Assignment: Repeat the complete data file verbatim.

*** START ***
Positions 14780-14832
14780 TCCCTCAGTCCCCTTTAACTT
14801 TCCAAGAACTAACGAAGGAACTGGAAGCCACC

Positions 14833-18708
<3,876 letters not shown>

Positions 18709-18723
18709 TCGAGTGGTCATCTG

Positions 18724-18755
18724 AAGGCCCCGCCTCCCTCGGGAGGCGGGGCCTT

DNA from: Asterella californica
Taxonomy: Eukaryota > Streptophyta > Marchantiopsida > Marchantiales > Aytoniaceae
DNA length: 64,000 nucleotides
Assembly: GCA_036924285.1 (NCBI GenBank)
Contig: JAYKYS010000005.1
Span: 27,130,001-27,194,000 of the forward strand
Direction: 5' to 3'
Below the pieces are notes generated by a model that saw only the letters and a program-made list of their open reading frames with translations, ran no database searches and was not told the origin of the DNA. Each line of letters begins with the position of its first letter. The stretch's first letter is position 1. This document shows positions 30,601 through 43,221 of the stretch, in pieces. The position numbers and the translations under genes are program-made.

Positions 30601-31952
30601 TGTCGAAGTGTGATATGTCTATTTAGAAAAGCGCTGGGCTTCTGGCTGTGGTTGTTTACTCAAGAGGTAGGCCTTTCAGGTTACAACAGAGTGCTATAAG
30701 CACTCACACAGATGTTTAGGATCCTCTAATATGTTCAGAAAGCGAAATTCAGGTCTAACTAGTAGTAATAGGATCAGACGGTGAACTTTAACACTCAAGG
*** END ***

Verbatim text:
Positions 14780-14832
14780 TCCCTCAGTCCCCTTTAACTT
14801 TCCAAGAACTAACGAAGGAACTGGAAGCCACC

Positions 14833-18708
<3,876 letters not shown>

Positions 18709-18723
18709 TCGAGTGGTCATCTG

Positions 18724-18755
18724 AAGGCCCCGCCTCCCTCGGGAGGCGGGGCCTT

DNA from: Asterella californica
Taxonomy: Eukaryota > Streptophyta > Marchantiopsida > Marchantiales > Aytoniaceae
DNA length: 64,000 nucleotides
Assembly: GCA_036924285.1 (NCBI GenBank)
Contig: JAYKYS010000005.1
Span: 27,130,001-27,194,000 of the forward strand
Direction: 5' to 3'
Below the pieces are notes generated by a model that saw only the letters and a program-made list of their open reading frames with translations, ran no database searches and was not told the origin of the DNA. Each line of letters begins with the position of its first letter. The stretch's first letter is position 1. This document shows positions 30,601 through 43,221 of the stretch, in pieces. The position numbers and the translations under genes are program-made.

Positions 30601-31952
30601 TGTCGAAGTGTGATATGTCTATTTAGAAAAGCGCTGGGCTTCTGGCTGTGGTTGTTTACTCAAGAGGTAGGCCTTTCAGGTTACAACAGAGTGCTATAAG
30701 CACTCACACAGATGTTTAGGATCCTCTAATATGTTCAGAAAGCGAAATTCAGGTCTAACTAGTAGTAATAGGATCAGACGGTGAACTTTAACACTCAAGG